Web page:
The 80-person team in the area handled up to 700 cases a day in March as the Omicron variant – and its now dominant B A2 subvariant – continues to have very high transmission rates.
But while the numbers have been higher than ever, there has been no increase in serious illness or death thanks to very high levels of vaccination among the population and the new antiviral treatments that are now being used for more serious cases.
Routine contact tracing is due to end on April 30.
Dr Graham Foster said the changes were aimed at “returning to normality as much as possible, but retaining our ability to respond to Covid outbreaks or if new, more severe variants emerge”.
“We now know that being immune to Covid doesn’t prevent you from getting Covid, but it does prevent you from getting seriously ill,” he said.
A phasing out of most control measures was announced by Prime Minister Nicola Sturgeon on March 15.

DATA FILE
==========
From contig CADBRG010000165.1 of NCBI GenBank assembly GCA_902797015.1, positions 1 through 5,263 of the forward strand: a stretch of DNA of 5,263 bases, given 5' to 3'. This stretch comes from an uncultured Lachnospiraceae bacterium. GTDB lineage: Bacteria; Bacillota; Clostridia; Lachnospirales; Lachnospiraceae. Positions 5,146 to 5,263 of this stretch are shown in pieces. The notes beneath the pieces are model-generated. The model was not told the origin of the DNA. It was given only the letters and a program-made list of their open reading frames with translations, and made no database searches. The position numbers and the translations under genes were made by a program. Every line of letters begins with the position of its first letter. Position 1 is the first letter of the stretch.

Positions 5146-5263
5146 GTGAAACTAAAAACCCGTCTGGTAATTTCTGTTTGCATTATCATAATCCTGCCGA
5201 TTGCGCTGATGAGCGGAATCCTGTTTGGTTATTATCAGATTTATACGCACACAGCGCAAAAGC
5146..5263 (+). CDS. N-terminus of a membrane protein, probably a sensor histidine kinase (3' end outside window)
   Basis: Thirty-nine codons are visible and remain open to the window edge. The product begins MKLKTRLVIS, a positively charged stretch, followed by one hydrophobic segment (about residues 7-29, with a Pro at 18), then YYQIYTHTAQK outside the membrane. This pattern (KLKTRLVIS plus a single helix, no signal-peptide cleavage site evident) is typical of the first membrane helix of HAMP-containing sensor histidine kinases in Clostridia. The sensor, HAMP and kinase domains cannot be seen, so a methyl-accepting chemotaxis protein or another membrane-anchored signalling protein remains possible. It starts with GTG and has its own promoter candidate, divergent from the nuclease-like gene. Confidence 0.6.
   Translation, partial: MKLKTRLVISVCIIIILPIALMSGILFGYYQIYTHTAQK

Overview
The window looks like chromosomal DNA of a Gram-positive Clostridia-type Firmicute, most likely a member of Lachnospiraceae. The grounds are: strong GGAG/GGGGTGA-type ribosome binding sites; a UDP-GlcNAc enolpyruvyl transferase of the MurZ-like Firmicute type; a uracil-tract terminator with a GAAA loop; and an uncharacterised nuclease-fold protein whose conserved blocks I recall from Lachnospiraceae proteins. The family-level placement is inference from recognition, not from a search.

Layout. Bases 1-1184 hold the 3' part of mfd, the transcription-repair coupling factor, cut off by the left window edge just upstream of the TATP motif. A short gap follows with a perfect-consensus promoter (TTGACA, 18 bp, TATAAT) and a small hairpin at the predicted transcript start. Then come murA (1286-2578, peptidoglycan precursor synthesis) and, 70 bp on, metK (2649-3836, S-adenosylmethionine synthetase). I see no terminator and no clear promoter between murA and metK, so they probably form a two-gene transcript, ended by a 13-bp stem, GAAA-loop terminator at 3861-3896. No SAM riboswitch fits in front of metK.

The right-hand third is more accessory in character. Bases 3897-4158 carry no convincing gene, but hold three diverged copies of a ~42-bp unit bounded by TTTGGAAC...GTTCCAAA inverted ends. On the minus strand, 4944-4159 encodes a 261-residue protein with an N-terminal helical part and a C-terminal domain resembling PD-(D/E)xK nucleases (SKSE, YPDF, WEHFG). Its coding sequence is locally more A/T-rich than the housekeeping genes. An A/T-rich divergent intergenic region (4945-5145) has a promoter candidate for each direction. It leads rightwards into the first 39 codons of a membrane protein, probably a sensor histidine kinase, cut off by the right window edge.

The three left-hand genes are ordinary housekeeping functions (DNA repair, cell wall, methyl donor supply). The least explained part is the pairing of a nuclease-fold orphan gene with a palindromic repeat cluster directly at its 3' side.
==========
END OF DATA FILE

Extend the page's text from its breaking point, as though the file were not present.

Changes include from April 18, people without symptoms of COVID-19 will no longer be asked for regular lateral flow tests.
Dr Foster said that although the test and protect team would be disbanded, there would be a core group of staff who would “stand ready to respond” at short notice if needed.
He said: ‘We expect there to be other variants of the virus and there is no way at this stage of knowing whether future variants will be less severe or more severe so we need to be vigilant. . ”
At present, the NHS Forth Valley test and protection team of 32 contact tracers are working 7.5 hours a day, seven days a week, from 8 a.m. to 8 p.m.
Anyone with a contract will be given another role in the health service.
Some staff have been seconded from other NHS roles and there are also bank staff working regular shifts and Dr Foster said he was confident they would be able to return to a team if necessary.